Membership will entitle you to receive regular newsletters, participate in our members’ section of the website, become part of our network of injury prevention specialists, and attend workshops, training seminars and an annual conference at discounted rates. Financial members may also use the letters NZSC to designate both their membership and support for the New Zealand Safety Council.
Step 1. Sign up to the site here
Step 3. Pay your Membership fees (You will be invoiced once your application is processed)
The minimum Standard for a “Safety Professional” in New Zealand working as a Safety Adviser/ Manager is ( Associate Safety Professional ~ NZSC grading )
Applicants must have passed all ten, Competency Standards, as listed below, either by assessment of current competency (through portfolio document review, CV and experience review), relevant qualifications and courses or undertaking a course of study and completing work related projects:
The applicant is required to demonstrate an understanding of the legal and regulatory framework of OHS in New Zealand. They will demonstrate provision of advice regarding the OHS legislative responsibilities of an OHS practitioner (duty holders PCBU’s and officers), company director, manager, supervisor and employees.
Competencies include: (a) understanding the strategies, policies and procedures necessary to systematically manage all facets of an OHS Program and (b) measuring and evaluating all aspects of organisational performance, to ensure that the workplace is, as far as practicable, safe and healthy, with the risk exposures to employees and other stakeholders managed As Low As Reasonably Practicable (ALARP), but enabled to SFARP – So Far As is Reasonably Practicable.
Show involvement in the consultative design, development, implementation, monitoring and review of practices, and decision making with employees and others in OHS activities. This unit standard also takes into account the responsibilities for managing OHS, as well as participative consultation and communication processes within an organisation or business unit.
The applicant must demonstrate a generic approach to both identifying hazards and assessing and controlling OHS risks. This requirement addresses the underlying knowledge and skills required to provide a systematic approach to hazard identification, risk assessment, risk and barrier control.
The emphasis is on eliminating risk or, where this is not possible, minimising and mitigating risk through other appropriate means.
This includes knowledge of energy and disease sources* and focuses on the processes and techniques necessary to control specific hazards. Hazards may involve the potential of uncontrolled energies including: *gravity (falls from heights, kinetic, electrical (includes stored energy and light energy as electromagnetic radiation) mechanical, chemical (hazardous substances and dangerous goods), dusts and fibres, thermal environment, pressure, acoustics, (noise and vibration), radiation (natural environmental and industrial radioactive sources), biomechanical hazards (e.g. manual handling ~ pushing, pulling, carrying and lifting). Includes disease scenarios, microbiological (fungi, viruses, bacteria) or psychosocial hazards and/or hazards arising from general work environment and other processes.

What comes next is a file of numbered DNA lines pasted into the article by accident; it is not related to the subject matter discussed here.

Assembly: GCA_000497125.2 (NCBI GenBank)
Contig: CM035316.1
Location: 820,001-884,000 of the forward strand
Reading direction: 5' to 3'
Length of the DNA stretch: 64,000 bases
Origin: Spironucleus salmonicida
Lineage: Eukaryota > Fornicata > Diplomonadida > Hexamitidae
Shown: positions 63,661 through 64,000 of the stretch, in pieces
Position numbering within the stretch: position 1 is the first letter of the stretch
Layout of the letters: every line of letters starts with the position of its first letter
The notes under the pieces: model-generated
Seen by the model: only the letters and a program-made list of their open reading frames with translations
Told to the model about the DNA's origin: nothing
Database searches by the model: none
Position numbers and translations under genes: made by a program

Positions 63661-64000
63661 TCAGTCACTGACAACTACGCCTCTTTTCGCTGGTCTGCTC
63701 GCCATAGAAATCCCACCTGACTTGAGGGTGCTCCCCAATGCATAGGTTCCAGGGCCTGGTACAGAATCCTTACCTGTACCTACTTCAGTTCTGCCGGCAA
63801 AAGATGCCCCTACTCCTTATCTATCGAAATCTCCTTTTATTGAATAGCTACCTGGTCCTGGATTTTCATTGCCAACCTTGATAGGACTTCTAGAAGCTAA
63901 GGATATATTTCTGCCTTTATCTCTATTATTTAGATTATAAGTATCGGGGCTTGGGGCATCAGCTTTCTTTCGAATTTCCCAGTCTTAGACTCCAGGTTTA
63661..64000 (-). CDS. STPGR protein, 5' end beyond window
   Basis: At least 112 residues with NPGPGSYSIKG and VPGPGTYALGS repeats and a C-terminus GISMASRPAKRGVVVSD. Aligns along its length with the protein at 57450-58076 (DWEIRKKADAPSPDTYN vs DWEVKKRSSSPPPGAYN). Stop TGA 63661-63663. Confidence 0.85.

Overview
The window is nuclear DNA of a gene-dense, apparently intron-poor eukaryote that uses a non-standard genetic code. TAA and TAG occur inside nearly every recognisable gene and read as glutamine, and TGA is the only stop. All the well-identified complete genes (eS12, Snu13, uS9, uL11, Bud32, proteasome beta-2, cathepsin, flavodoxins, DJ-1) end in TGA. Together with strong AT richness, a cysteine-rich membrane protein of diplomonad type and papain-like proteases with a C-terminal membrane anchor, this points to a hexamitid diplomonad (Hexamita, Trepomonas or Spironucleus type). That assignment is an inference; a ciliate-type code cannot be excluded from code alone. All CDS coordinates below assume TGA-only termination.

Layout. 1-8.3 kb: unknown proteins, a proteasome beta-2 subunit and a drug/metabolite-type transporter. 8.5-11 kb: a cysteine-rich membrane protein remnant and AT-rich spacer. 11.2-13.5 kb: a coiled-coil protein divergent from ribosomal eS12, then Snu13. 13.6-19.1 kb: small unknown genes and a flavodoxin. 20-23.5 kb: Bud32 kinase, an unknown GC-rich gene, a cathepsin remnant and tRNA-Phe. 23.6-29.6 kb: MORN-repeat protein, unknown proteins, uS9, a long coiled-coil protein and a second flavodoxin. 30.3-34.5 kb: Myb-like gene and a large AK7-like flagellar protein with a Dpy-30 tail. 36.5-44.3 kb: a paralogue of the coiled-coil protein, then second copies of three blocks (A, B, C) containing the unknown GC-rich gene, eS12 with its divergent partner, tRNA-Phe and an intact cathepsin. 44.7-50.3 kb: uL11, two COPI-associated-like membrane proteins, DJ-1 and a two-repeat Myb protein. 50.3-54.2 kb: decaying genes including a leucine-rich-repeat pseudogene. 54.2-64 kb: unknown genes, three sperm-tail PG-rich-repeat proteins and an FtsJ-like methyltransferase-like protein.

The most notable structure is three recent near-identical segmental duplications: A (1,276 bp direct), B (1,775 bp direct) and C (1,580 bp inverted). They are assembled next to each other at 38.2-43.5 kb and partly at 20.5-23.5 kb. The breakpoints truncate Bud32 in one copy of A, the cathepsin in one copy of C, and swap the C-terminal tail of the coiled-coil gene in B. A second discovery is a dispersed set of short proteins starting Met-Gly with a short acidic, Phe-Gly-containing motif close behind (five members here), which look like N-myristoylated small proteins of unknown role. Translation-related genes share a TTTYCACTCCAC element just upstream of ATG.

Test applicant’s ability to apply OHS principles to control occupational health risk(s) in the workplace. OHS practitioners are required to work with occupational health professionals who seek to identify chemicals and other substances that have the potential for interference with the body's normal energy exchange, metabolism or physiology.
Note: ** Occupational Health ~ is devoted to the anticipation, recognition, evaluation and control of those factors or stresses, arising in or from the workplace processes, which may cause sickness, impaired health and wellbeing, or significant discomfort and inefficiency.
Identify specific requirements required to meet OHS legal compliance in relation to workplace plant and equipment. These obligations are based on the Australian Standard for Safety of machinery, AS 4024 1-2006, which is the foundation for compliance with occupational safety and health legislation. Note: other standards also apply e.g. various electrical and mechanical standards. See also: https://worksafe.govt.nz/topic-and-industry/work-related-health/tools-and-resources-work-related-health/ for further guidance on machine safety.
Has demonstrated the ability to lead teams conducting investigations into the reporting ofincidents/accidents, that has resulted in, or had the potential to result in, injury to people, damage to property, plant, equipment or the environment.
Understands the principle and methodology of Root Cause analysis investigation, including Systems Failure and Human Factor analysis. Demonstrates effective incident investigation through recognised tools eg. Fault Tree Analysis or other systems such as Tripod, SCAT, Triadic Flawed Analysis or ICAM’s.
Demonstrates and describes the performance outcomes, skills and knowledge required to Plan for Emergencies and implement emergency response procedures.
Has demonstrated the provision of necessary information and performance data (including technical and legal information) to management and other stakeholders informing of OHS issues.
Applicants must also show ability to measure and evaluate the effectiveness of OHS Systems by accessing and providing OHS information, collecting, collating and analysing data and ensuring that this information and data is distributed throughout the workplace in timely and regular intervals.
What is Competence?
1. The ability to complete a task to the required standard of performance under specific conditions
2. Generally, competence involves the effective and efficient application of :
d. personal attributes
3. Must be measurable